My first reaction was that the timescale is too long but she went on to say that the initial aim is for “a 50% reduction in repeat accidents in the next 12-months.” This is all part of their Workforce Safety 10 Point Plan, each point sponsored by an Executive Board Member.

The commitment of Board Directors is to spend 25% of their time on safety. Together with the trades unions there is to be training for the top 400 leaders on roles and responsibilities, and a move away from prescription to doing things locally.

The central team aim to involve 320 contractors and the current free-for-all multi-sponsorship arrangements are to be replaced by “contracts of sponsorship” involving a single primary sponsor for each individual.

Maybe we will at last progress beyond payment via umbrella companies and multi-sponsored individuals with little knowledge of next week’s work, to reasonably paid individuals who gain a sense of involvement belonging to an organisation and contributing to its safety record?

Life Saving Rules

Iain Boardman landed the last session before lunch and spoke of the changing safety culture within Network Rail resulting from the introduction of their Life Saving Rules.

These rules include contact with trains, taking responsibility and working with electricity, at height, with moving equipment and driving. The concerns over road accident injuries as people travel to and from work is clearly on Network Rail’s radar and perhaps with good reason.

RAIB

After the standard of lunch which regular Summit attendees at Loughborough have come to expect, Simon French, Deputy Chief Inspector of the Rail Accident Investigation Branch (RAIB) had the unenviable task of beginning the afternoon session.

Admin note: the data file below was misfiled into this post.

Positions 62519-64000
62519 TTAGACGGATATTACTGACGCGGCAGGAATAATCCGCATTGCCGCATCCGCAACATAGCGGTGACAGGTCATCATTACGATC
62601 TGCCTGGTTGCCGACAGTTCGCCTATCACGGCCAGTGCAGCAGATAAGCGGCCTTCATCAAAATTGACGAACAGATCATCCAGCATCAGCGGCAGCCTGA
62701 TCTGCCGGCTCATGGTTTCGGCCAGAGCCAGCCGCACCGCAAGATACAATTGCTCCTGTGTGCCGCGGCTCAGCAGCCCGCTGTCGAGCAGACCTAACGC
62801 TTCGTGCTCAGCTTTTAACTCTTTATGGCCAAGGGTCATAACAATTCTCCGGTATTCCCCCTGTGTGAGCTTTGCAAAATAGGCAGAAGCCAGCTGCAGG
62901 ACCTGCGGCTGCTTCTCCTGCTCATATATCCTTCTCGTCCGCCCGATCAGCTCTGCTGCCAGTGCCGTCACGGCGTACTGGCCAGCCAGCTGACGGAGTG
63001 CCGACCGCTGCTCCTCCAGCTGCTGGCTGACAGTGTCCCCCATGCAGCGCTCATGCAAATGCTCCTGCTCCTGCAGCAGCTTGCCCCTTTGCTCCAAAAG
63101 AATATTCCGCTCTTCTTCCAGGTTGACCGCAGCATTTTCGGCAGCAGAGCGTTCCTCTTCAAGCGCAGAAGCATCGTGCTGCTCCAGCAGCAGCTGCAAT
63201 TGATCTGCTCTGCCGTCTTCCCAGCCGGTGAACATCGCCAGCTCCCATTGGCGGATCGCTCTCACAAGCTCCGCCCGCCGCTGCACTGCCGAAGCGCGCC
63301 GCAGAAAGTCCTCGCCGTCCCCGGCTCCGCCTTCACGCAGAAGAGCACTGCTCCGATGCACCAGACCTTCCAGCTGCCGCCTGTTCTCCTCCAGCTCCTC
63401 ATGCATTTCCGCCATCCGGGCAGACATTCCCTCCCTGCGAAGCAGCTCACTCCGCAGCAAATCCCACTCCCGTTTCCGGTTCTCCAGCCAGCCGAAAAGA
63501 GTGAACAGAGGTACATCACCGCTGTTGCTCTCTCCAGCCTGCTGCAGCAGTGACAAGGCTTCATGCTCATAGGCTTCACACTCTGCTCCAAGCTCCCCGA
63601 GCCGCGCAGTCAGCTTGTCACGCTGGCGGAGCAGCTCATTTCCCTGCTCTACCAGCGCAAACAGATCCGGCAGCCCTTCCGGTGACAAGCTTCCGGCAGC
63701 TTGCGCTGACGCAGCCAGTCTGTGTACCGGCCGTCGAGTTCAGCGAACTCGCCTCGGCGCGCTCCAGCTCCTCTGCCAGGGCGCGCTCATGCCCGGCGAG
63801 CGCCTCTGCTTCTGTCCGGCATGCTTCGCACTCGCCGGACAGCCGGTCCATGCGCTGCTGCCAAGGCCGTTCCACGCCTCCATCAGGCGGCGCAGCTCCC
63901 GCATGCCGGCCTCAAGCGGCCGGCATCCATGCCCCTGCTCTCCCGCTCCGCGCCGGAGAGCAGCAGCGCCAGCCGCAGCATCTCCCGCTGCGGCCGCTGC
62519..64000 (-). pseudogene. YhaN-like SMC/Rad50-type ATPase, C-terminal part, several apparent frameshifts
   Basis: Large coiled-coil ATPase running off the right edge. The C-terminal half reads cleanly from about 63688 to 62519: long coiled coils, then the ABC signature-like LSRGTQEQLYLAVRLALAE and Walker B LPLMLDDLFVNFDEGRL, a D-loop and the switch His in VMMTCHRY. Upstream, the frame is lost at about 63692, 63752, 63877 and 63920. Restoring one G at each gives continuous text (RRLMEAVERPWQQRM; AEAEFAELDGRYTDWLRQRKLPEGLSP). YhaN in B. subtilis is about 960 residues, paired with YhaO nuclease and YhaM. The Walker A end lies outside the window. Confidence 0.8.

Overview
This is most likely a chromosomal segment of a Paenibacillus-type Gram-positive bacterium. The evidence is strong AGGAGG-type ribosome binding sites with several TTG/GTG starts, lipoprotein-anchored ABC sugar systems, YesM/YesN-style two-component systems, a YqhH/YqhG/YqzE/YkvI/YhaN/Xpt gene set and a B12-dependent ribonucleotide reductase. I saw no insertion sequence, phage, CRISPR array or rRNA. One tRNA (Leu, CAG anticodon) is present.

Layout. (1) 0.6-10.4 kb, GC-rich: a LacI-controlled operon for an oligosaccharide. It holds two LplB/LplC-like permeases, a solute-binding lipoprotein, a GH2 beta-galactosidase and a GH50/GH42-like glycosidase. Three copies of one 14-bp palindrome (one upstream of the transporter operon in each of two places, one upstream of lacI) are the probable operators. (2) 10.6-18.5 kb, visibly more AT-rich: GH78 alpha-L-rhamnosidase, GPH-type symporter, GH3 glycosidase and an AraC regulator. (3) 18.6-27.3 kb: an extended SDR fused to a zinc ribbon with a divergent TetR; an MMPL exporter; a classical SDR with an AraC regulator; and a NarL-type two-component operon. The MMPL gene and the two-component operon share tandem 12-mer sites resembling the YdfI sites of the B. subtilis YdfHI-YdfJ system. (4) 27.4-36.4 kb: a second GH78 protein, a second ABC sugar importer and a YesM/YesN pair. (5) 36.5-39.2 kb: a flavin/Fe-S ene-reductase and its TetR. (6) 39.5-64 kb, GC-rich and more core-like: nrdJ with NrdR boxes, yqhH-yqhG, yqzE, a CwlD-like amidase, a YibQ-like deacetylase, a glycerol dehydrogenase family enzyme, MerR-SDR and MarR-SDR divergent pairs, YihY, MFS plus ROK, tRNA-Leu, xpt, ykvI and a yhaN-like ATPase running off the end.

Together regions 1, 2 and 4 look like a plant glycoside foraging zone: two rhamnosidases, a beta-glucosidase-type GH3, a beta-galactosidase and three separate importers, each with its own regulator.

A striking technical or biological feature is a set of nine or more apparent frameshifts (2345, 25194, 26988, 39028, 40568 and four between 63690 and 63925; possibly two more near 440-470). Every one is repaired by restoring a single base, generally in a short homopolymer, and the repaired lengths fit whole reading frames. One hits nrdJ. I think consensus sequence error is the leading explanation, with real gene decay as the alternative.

The RAIB went live in 2005 having been proposed by Lord Cullen in his Ladbroke Grove Public Inquiry Report of 1999. Having written so often about their reports in RailStaff I had some concerns but he assured me that they read RailStaff and often discussed the views expressed. In response I commented that the feedback I receive to my “rants” continues to motivate me to write again each month!

Investigate the accident before it occursDSC_0007 [online]

He answered three questions; why investigate, what does a good investigation look like, and what recurrent factors have been identified? In the last 7 years RAIB has deployed investigators on more than 350 occasions to incidents on mainlines, metros, trams and heritage railways. His presentation included many dramatic pictures.

He suggested that “accident investigations shine a searchlight into the corners of the railway industry and provide valuable intelligence to those with responsibility for safety.” That means all of us then.

Good investigations should be “independent, accurate, proportional, timely, consistent and use traceable evidence.” His closing thought is one of the quotations of the day; “why not investigate an accident before it occurs – asking the question ‘what if’ – before the event?”

Driving fatigue and classifying incidents

Colin Dennis, RSSB began by highlighting growing concerns about road driving risks. He said that between 25% and 40% of fatal and serious road accidents happen during work related journeys, and fatigue is the major risk.

He then told delegates about the “Incident Factor Classification System” which they are introducing. Classification factors will include types of human errors, and underlying factors such as procedures, competence and safety management.